Our first meeting of the academic year brought together Sci-Lit stalwarts with first-time attendees (with a particularly strong showing from the HPS MPhil cohort!), to discuss all things phrenological.
As ever, the conversation ranged widely, from discussions of the impact of urbanisation to the characters of software engineers, Walt Whitman's phrenological reading to the psychic effects of Fantastic Voyage-style adventures inside one's own head. Amongst other topics, we explored the role of physical analogies in these texts, from the cartographic nature of phrenology as mapping the mind and brain, or constructing a chambered house inhabited by different faculties; as well as the roles of analogy and allegory more generally. We thought about how these texts could reveal the consequences of a society based solely (from dress and jewellery to doctors and jurisprudence) on phrenological principles, or of the role for free will if character were truly fixed by crania. We discussed the perennial appeal of phrenology as a test-case for policing the boundaries of scientific disciplines and practitioners, right from its first development: was this really an 'outré science', as Tennyson had it, and if so what did that mean? As highlighted from the outset, generic form was also analysed as one way of accessing an early 19thC world of interdisciplinary (or predisciplinary?) writing and reading of texts.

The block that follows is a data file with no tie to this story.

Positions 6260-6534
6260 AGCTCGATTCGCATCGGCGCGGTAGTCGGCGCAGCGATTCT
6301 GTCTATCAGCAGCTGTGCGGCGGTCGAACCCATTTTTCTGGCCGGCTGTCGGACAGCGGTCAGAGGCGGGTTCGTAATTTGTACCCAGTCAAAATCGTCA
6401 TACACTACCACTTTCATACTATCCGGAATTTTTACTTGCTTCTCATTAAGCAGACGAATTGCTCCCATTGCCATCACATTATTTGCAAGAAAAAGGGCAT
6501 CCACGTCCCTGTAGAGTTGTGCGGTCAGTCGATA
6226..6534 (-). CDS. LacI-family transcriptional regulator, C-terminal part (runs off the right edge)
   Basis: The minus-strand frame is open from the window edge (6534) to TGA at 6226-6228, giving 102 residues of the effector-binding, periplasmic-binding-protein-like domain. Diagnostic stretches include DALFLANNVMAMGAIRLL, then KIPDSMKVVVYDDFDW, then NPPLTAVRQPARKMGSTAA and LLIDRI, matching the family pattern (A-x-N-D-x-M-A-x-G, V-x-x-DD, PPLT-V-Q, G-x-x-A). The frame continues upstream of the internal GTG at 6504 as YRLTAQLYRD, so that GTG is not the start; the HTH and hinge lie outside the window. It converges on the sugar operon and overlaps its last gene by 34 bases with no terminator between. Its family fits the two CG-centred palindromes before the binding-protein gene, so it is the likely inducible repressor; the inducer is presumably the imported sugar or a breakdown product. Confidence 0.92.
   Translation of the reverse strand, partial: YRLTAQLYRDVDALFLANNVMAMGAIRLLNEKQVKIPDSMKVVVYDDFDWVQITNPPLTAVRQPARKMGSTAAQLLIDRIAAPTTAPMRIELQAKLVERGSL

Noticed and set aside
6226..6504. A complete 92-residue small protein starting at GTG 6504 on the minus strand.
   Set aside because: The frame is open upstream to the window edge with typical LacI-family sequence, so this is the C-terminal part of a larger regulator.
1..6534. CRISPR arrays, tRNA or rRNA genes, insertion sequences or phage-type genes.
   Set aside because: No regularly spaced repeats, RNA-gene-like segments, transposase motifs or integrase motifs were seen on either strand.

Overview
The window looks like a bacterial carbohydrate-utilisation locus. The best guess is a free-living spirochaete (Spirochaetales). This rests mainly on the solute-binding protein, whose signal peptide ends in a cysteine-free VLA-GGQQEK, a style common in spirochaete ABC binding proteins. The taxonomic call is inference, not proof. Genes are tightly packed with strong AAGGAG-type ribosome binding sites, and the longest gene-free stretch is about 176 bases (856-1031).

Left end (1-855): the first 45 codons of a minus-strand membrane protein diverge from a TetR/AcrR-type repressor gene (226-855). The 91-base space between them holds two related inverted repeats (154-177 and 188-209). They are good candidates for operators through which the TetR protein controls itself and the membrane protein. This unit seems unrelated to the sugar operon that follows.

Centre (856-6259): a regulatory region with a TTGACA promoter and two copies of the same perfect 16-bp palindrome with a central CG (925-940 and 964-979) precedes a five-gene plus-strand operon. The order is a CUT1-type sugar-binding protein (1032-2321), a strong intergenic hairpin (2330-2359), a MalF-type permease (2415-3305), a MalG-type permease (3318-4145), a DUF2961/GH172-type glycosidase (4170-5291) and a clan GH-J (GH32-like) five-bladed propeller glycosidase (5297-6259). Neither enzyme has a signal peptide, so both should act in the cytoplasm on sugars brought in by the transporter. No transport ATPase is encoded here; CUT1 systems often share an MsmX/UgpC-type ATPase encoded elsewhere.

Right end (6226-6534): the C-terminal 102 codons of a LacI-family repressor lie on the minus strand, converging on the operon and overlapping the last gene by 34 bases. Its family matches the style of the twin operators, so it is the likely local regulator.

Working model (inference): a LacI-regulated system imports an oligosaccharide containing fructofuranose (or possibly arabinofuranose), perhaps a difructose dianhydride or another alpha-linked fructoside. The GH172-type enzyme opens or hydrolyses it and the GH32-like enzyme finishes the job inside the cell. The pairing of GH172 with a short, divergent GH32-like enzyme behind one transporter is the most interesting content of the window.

Finally, as promised, a performance of the 'Phrenology' song from Broadway Musical Florodora (1899) can be found here.